Smith, John 1709
Smith, John 1936
Smith, John A.
There are some problems with the current method used by libraries to realize authority control, not the least of which is that it is a difficult and expensive process and the number of authors is growing rapidly as we all become creators in this information age. I want to address here 3 aspects of name authority control that are especially non-functional: 1) the use of dates as distinguishing characteristics is not easy for the catalogers creating the authority record 2) the use of dates as distinguishing characteristics does not help the users 3) the name heading is not a legitimate identifier because it may change.
Date of Birth is Hard for Catalogers
We hear that authority control, including name authority control, is responsible for upwards to 40-50% of the time it takes to catalog a book. Part of this is in determining if you do indeed have a new author to enter into the system. Another part is in creating the unique entry. Take the case of Michael Fitzergerald, editor of a book called Touching All Bases. Touching all Bases is a collection of columns by sports writer Ray Fitzgerald. His sons, Michael and Kevin gathered the columns after their father's death in 1982 and published them. Because there have been other Michael Fitzgerald's as authors, the year of his birth had to be added to his name. Here's the authority record for Michael:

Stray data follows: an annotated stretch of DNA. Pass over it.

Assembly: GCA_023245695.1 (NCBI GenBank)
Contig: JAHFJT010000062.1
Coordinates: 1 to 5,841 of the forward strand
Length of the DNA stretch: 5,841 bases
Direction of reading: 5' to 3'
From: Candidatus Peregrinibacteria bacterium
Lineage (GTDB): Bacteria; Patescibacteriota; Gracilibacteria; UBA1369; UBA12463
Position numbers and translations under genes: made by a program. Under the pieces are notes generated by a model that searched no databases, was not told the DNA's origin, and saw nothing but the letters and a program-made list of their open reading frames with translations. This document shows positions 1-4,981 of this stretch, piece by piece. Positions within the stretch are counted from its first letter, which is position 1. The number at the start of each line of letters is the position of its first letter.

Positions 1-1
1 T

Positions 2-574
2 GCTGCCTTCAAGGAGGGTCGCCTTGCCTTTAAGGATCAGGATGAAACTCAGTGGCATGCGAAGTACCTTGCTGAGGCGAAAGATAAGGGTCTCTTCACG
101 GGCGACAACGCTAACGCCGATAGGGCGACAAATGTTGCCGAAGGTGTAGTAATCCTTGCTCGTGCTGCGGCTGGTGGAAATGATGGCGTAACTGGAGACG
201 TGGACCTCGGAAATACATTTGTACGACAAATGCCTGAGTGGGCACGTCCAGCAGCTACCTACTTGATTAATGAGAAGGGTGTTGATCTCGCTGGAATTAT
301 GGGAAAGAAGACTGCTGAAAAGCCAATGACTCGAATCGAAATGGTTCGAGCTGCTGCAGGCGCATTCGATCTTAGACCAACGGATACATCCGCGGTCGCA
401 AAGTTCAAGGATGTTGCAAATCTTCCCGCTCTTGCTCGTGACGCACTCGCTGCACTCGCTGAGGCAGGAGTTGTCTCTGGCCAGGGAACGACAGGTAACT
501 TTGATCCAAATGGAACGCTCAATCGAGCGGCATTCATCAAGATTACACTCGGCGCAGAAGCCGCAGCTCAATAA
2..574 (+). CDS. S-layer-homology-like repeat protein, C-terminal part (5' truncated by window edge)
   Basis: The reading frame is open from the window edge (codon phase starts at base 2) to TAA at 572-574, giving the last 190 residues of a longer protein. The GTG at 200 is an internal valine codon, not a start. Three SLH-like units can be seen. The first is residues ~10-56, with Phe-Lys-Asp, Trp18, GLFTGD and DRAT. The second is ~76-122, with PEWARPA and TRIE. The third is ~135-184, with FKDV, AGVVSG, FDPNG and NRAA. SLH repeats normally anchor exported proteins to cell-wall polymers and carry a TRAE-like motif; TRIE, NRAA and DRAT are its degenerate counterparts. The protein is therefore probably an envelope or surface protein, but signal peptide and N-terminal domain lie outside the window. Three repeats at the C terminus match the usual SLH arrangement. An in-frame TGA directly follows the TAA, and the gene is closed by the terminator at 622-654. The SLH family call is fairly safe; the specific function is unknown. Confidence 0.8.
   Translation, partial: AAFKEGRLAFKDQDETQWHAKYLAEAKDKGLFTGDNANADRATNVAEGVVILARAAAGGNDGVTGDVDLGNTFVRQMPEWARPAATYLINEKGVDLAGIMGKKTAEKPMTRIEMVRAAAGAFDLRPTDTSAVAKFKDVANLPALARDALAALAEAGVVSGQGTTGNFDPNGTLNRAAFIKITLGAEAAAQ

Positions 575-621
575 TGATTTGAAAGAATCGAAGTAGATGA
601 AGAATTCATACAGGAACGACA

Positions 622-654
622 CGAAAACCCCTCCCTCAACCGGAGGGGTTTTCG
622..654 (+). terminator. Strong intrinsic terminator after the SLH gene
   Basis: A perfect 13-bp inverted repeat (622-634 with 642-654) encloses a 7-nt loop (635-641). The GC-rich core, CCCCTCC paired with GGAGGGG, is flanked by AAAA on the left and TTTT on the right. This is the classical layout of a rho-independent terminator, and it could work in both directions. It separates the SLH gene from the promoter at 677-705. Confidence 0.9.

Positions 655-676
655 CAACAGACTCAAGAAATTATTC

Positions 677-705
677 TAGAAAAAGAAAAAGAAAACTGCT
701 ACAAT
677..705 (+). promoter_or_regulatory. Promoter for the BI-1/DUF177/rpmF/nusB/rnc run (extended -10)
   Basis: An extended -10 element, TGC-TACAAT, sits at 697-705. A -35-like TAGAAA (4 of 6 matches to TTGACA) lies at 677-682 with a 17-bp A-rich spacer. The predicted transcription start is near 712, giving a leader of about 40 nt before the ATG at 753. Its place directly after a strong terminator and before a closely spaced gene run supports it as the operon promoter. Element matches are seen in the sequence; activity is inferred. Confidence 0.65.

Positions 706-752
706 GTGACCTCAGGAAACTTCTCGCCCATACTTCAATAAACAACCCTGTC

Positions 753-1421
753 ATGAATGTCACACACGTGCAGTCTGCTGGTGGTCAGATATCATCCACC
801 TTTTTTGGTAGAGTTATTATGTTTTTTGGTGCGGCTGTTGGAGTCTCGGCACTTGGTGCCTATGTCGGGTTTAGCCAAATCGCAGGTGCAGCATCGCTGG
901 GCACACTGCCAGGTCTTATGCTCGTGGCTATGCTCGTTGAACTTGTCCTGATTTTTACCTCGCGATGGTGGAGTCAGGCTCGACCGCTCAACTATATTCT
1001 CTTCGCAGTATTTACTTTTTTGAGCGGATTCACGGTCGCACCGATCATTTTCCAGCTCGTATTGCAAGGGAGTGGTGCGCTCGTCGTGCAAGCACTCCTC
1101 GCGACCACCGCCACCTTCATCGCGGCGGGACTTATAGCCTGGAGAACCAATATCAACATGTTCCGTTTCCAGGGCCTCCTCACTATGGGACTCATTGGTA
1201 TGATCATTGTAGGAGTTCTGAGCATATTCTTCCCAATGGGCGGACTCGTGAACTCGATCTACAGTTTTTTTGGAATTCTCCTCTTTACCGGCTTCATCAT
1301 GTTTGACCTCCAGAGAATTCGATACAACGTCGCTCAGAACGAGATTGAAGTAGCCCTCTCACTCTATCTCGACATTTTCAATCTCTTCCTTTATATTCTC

LC Control Number: n 83124260
Cancel/Invalid LCCN: n 97055382 no 90013838
HEADING: Fitzgerald, Michael, 1955-
Found In: Fitzgerald, R. Touching all bases, c1983 (a.e.) CIP t.p.
Call to publisher, 6/27/83 (Accountant, b. 2/22/1955)
Michael Fitzgeralds seem to be in great abundance. There was even another one who wrote a book and was also born in 1955. To distinguish between them, Michael Fitzgerald 1955 #2 has his full date of birth added to his name
His book, Creative Circle, is about art, music and literature from a Baha'I perspective. We see that at the time the authority record was created he was teaching at Shenandoah College.LC Control Number: n 2003097483
LC Class Number: PS3556.I8345
HEADING: Fitzgerald, Michael, 1955 June 11-
Found In: The Creative circle, 1989: t.p. (Michael Fitzgerald) p. 241
(teaches at Shenandoah College in Virginia)